In the following description, for purposes of explanation and not limitation, specific details are set forth in order to provide a thorough understanding of the present invention. However, it will be apparent to one skilled in the art that the present invention may be practiced in other embodiments that depart from these specific details. In other instances, detailed descriptions of well-known methods and devices are omitted so as to not obscure the description of the present invention with unnecessary detail.
FIG. 1 is a block diagram of a hearing aid 10 with which with the present invention may be practiced. Hearing aid 10 includes a microphone 12 for reception of ambient sound. The signal from microphone 12 is amplified by amplifier 14, which drives a miniature loudspeaker, or receiver, 16. The output signal of amplifier 14 is applied to adaptive feedback canceller 18, the output of which is fed back to amplifier 14.
The decorrelation processing of the present invention is performed as follows (illustrated in FIG. 2):
Processing for Sample n
- 1. If DIR is “down”, increment D by R. If DIR is “up”, decrement D by R.
- 2. If D>R•T•SR, set D=R•T•SR and set DIR=“up”.
- 3. If D<0, set D=0 and set DIR=“down”.
- 4. Set DI=integer part of D and DF=fractional part of D.
- 5. Separate x(n) into low- and high-frequency bands, xL(n) and xH(n).
- 6. Set y(n)=xL(n)+xH(n−DI)+DF•[xH(n−DI−1)−xH(n−DI)].
- R=frequency shifting ratio (typical value 0.003, or 0.3%)
- T=time interval for switching direction, in seconds (typical value 0.5)
- SR=sampling rate
- D=current delay, in samples
- DIR=current frequency shifting direction (“up” or “down”)
- x(n)=input signal, sample n
- y(n)=output signal, sample n
There are several benefits to the decorrelation method. First, the use of a much smaller frequency shifting ratio in comparison to the teachings of Joson et al. reduces the first two artifacts described above. The pitch change associated with a 0.3% frequency shift is 1/20 of a musical half-step, which is undetectable even for musical input signals. Likewise, acoustic mixing of processed and unprocessed signals that differ in frequency by 0.3% does not produce an “out of tune” percept. This small frequency difference does produce amplitude modulation (“beating”), but most input signals contain natural amplitude modulation that will mask this artifact.
An important indirect benefit of the small frequency shifting ratio is that it makes it feasible to alternate between upward and downward frequency shifting, rather than shifting in one direction only. Alternating direction creates the percept of alternating pitches. For larger frequency shifting ratios, the result would sound something like a European police siren, which would be highly objectionable. By contrast, alternating pitches that differ only by 1/10 of a musical half-step (i.e., ± 1/20) is a subtle effect which is masked by the natural frequency modulation present in most input signals.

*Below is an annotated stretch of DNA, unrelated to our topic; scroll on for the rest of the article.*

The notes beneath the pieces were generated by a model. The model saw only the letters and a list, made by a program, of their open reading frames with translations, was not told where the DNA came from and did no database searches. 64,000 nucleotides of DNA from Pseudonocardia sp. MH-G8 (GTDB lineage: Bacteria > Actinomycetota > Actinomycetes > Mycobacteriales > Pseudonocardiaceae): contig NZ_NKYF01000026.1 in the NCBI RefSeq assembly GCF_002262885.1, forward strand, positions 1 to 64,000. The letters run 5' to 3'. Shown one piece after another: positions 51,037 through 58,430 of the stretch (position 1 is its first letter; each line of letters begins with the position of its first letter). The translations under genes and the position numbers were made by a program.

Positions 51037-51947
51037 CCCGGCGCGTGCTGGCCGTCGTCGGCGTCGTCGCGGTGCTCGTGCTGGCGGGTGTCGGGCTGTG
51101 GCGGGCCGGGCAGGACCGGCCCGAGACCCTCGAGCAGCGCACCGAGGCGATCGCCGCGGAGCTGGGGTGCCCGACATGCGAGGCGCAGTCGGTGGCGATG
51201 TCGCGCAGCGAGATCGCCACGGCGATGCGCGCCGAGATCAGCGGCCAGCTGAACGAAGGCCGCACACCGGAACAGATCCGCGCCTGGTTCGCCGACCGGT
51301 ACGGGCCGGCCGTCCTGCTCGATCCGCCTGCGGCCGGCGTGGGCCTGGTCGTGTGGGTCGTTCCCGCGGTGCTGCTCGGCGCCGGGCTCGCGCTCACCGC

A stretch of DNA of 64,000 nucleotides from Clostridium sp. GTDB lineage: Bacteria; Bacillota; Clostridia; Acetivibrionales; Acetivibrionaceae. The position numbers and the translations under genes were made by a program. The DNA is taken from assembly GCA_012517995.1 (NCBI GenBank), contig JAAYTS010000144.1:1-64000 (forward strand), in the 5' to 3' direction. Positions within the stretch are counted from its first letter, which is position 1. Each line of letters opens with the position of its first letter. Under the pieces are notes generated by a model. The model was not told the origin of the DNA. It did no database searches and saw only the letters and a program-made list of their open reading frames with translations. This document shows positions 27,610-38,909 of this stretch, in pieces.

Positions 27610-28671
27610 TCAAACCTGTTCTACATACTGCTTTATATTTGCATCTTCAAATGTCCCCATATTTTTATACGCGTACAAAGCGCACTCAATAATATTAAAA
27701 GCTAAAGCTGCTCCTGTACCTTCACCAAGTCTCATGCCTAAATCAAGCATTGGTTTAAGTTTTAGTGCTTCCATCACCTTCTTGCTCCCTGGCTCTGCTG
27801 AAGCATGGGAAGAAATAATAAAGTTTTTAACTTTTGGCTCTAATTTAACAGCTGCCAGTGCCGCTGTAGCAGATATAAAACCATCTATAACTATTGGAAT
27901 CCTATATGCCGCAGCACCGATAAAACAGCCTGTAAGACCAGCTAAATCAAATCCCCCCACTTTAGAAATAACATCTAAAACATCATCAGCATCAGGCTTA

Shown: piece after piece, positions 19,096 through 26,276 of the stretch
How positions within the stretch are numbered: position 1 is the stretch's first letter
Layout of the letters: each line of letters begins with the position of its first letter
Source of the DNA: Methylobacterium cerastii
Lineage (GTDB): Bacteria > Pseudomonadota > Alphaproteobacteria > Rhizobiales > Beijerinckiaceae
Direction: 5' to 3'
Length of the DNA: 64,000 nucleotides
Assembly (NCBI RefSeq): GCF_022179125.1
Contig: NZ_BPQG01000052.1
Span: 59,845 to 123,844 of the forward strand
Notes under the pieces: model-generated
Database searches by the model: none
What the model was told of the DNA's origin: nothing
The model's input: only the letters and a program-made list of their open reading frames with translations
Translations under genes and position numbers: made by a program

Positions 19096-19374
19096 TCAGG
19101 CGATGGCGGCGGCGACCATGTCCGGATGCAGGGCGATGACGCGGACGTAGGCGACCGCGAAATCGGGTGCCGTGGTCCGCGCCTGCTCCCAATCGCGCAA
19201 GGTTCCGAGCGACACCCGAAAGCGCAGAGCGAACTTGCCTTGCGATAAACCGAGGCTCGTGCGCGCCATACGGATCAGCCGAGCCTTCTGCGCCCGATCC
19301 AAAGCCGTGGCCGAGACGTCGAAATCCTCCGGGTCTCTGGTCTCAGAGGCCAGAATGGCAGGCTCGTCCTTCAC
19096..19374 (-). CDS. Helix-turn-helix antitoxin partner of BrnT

The benefit of alternating the direction of frequency shifting is that shifting can be accomplished without use of the “sampling method”. Shifting frequencies downward requires temporal stretching of the input, while shifting upward requires temporal compression. If shifting is only performed in one direction, segmentation of the input signal is required. For example, for a constant downward shift without segmentation, the output delay relative to the input would constantly increase over time, eventually overflowing the memory buffer. Segmentation is required to allow the output to periodically “catch up” and to reset the buffer. The opposite problem occurs for a constant upward shift: the input falls behind the output until the memory buffer underflows, at which point segmentation is required. As discussed above, segmentation creates discontinuities at segment boundaries, with consequent artifacts. In the present invention, alternating shift direction allows the input/output delay to alternate between gradually increasing and decreasing. There is no need for segmentation, and thus no artifacts associated with segment boundaries.
Another benefit of the present invention results from replacing the complex interpolator with a simple two-point linear interpolator. Interpolators designed for sampling rate conversion typically require several multiplies and moderate amounts of memory. By contrast, a two-point linear interpolator requires only a single multiply and two words of memory. (Additional memory is required to accommodate the input/output delay, but this is required regardless of the choice of interpolation technique.) This type of interpolator is known to generate artifacts due to the time-varying degree of high-frequency attenuation as the interpolator progresses between adjacent buffer samples. However, the attenuation of these artifacts by the lowpass characteristic of typical hearing aid receivers renders the artifacts largely inaudible, and thus a two-point linear interpolator is feasible for hearing aid applications. The resulting decrease in computational and memory requirements is an important benefit, given the power, size, and real-time constraints of hearing aids.
A final benefit of the present invention results from limiting the action of the frequency shifter to the high-frequency portion of the signal. As discussed above, frequency shifting introduces a time-varying ITD, which creates the illusion of moving sound sources because ITD is a perceptual cue for lateral position of sound. However, the impact of ITD on perceived lateral position is strongest for low-frequency inputs and minimal for high-frequency inputs. Thus, the illusion of motion can be largely eliminated by dividing the input signal into low- and high-frequency bands, applying frequency shifting to the high band only, and then adding the bands back together. A reasonable cutoff frequency between the two bands is approximately 1 kHz. A variety of filtering methods may be used to accomplish the separation of the bands. One effective method is to create a lowpass/highpass pair of power complementary filters by taking the sum and difference of two allpass filters.
It will be recognized that the above-described invention may be embodied in other specific forms without departing from the spirit or essential characteristics of the disclosure. Thus, it is understood that the invention is not to be limited by the foregoing illustrative details, but rather is to be defined by the appended claims.